Lawrence hosts Indiana Black Legislative Caucus


Members of the Indiana Black Legislative Caucus gathered at Lawrence Government Center April 13 for the first of a series of town hall meetings throughout the state, designed to inform constituents about bills that were approved — and some that were not approved — during the recently concluded legislative session,

Lawrence Mayor Deb Whitfield, the first Black female mayor in Marion County, welcomed the state lawmakers to the community.

“I want to personally thank you for your time and your effort,” she said. “I want to thank the audience for coming. This is a great opportunity because it’s the first time the town hall is being held in Lawrence.”

Caucus members who participated included Sens. Andrea Hunley (D-District 46) and Greg Taylor (D-District 33); and Reps. John Bartlett (D-District 95), Earl Harris Jr. (D-District 2), Rene Pack (D-District 92), Greg Porter (D-District 96) and Cherrish Pryor (D-District 94).

The lawmakers took turns providing summaries of bills that focus on different areas. Porter serves on the House Ways and Means Committee and the State Budget Committee and gave an update on the state’s budget. He noted that the state spends about $22 billion annually, with a projected surplus of about $2.7 billion.

Taylor focused on courts and the state criminal code. Among the bills approved was one that is meant to deter the use of drones to drop drugs into correctional facilities.

“Believe it or not, there are people who actually drop off paraphernalia and other items over the fence, if you will, from the sky,” he said. “I didn’t know it had become that creative. So, we’ve created a new law that makes it a Level 6 felony for someone to control the drone and actually drop off paraphernalia inside a correctional facility.”

A bill that the caucus opposed removed the ability of municipalities to bring legal action against a firearms manufacturer. Taylor said that law targeted the City of Gary, specifically, which was in the middle of such a lawsuit.

Pryor discussed what she called a “voter suppression” bill that passed. She said HB 1264 adds hurdles to first-time voters and new residents and allows the state to collect information from vendors that provide personal credit data to verify residency.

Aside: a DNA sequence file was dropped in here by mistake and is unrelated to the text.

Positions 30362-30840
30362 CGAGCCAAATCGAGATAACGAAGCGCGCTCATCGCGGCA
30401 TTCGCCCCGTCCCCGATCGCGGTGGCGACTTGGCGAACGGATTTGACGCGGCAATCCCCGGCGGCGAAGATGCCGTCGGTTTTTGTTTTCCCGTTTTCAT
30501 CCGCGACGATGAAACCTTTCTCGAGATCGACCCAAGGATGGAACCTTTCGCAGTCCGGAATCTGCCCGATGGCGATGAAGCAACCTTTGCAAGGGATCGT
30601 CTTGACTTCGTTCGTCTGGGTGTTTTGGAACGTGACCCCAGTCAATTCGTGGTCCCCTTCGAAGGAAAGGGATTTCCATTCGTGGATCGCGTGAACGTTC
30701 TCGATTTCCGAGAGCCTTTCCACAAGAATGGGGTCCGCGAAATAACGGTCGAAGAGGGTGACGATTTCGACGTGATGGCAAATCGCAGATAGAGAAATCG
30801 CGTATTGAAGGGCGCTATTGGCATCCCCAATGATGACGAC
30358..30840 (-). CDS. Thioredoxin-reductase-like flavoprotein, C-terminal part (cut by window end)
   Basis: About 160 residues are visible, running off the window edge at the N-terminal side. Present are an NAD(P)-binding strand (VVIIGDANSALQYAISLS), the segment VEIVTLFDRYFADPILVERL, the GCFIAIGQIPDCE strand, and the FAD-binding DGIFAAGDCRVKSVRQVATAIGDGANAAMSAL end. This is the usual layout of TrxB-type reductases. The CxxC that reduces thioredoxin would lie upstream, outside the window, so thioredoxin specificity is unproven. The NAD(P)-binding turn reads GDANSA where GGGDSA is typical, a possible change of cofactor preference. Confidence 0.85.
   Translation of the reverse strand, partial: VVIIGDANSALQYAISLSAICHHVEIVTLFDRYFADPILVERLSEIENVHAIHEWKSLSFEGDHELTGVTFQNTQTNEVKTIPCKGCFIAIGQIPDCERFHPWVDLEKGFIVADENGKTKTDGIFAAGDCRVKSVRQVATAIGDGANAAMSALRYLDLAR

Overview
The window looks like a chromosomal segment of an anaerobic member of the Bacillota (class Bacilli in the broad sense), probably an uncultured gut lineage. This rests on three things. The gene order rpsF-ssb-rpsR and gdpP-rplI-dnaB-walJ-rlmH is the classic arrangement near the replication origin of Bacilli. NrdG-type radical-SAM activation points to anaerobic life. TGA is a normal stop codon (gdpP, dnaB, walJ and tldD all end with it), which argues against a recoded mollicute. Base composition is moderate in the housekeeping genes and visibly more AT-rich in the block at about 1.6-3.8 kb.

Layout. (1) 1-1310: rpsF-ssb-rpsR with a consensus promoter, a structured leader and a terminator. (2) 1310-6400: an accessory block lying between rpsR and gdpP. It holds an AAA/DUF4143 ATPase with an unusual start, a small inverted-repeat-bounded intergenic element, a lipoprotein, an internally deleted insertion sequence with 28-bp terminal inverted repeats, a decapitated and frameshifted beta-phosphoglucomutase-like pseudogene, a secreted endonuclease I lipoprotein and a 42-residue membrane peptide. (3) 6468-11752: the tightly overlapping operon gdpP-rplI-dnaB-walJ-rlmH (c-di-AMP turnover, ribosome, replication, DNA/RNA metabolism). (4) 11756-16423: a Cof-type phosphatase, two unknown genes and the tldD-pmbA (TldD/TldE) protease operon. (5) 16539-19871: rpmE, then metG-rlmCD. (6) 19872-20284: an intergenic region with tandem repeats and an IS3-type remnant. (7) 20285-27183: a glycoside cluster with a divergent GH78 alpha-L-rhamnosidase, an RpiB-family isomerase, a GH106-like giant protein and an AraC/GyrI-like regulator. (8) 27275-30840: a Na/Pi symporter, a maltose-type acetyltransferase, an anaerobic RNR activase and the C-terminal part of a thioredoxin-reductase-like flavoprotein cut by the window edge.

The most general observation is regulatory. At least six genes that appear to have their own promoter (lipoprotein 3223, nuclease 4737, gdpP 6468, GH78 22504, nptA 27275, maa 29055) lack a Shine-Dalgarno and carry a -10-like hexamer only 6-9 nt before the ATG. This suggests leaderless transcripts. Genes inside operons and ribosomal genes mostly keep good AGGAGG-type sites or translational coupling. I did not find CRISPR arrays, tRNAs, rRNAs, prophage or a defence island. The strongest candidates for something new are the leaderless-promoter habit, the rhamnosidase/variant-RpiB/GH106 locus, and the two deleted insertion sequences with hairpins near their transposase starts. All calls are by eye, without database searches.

Harris discussed education, and the caucus’ continuing efforts to reduce the age when kids in Indiana are required to start school. That age currently is 7, and he said they want to reduce that to 5 and for the state to fund pre-kindergarten education to help children get ready to learn.

Pack, a U.S. Army veteran, reported that the Legislature passed a bill to establish a Green Alert for missing veterans — similar to the Amber Alert for missing youth and Silver Alert for missing adults. She said having an alert specific to missing veterans is important because they have specific needs, and the alert will ensure that resources to meet those needs will be ready when the person is found.

Following the presentations, some audience members asked questions or gave comments. Several expressed support for providing more state services to address homelessness, especially for youth who are unhoused. One audience member asked the lawmakers to address the need for day care options for seniors who are being cared for at home by family members. Another said she was concerned about state education funding going toward charter schools rather than established public schools.

Indianapolis City-County Councilor Ali Brown (D-District 10) discussed the need for more screening in schools for children with autism and said she would like to work with state lawmakers on that issue. Brown said one in 36 people is autistic, regardless of heritage, but children of color are diagnosed at a lower level and/or when they’re older.

“We’re working in Marion County to offer free testing for autism, and that’s a big thing,” she said. “But there are so many counties that, not only is there no place to be tested, but there’s little to no resources.”

Additional IBLC town hall meetings are planned throughout the spring and summer in Evansville, Elkhart, Michigan City, Fort Wayne and Gary.

For more about IBLC, visit Information also is available on IBLC social media accounts.